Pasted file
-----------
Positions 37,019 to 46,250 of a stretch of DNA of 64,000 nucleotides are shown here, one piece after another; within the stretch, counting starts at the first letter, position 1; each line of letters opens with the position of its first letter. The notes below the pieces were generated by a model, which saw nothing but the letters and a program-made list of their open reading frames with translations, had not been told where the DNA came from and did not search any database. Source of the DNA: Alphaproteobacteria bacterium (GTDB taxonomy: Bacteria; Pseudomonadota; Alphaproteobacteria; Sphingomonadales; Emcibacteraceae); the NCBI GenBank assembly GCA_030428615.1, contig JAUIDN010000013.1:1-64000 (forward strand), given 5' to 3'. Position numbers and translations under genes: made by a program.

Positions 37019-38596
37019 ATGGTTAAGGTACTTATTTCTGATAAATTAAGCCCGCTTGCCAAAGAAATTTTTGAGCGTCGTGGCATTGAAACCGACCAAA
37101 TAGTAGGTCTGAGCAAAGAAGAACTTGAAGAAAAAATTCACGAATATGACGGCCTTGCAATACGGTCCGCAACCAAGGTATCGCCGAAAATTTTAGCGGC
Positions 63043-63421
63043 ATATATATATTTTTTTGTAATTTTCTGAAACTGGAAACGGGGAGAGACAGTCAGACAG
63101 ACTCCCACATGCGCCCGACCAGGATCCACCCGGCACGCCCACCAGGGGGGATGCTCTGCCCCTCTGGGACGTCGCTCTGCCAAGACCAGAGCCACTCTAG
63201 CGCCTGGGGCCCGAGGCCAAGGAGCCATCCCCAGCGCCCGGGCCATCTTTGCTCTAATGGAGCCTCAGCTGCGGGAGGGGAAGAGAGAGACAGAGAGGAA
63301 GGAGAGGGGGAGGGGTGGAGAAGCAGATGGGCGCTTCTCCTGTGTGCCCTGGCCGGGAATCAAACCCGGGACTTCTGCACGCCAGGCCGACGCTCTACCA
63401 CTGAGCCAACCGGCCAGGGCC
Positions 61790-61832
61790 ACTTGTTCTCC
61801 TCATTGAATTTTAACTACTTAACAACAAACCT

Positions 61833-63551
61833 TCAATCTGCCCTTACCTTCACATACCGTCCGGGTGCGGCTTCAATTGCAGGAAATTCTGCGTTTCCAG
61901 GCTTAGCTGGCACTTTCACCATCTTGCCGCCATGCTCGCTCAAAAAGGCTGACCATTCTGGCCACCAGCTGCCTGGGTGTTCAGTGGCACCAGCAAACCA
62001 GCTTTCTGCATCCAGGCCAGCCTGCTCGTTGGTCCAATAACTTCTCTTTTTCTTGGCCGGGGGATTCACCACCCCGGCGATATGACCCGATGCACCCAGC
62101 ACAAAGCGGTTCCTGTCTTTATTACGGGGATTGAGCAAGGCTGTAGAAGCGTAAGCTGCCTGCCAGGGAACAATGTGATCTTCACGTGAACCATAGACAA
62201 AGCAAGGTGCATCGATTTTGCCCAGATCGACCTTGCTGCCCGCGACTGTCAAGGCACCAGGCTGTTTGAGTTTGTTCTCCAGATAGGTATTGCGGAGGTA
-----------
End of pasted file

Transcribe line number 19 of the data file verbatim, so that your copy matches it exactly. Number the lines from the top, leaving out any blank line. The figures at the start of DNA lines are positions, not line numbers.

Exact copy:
62201 AGCAAGGTGCATCGATTTTGCCCAGATCGACCTTGCTGCCCGCGACTGTCAAGGCACCAGGCTGTTTGAGTTTGTTCTCCAGATAGGTATTGCGGAGGTA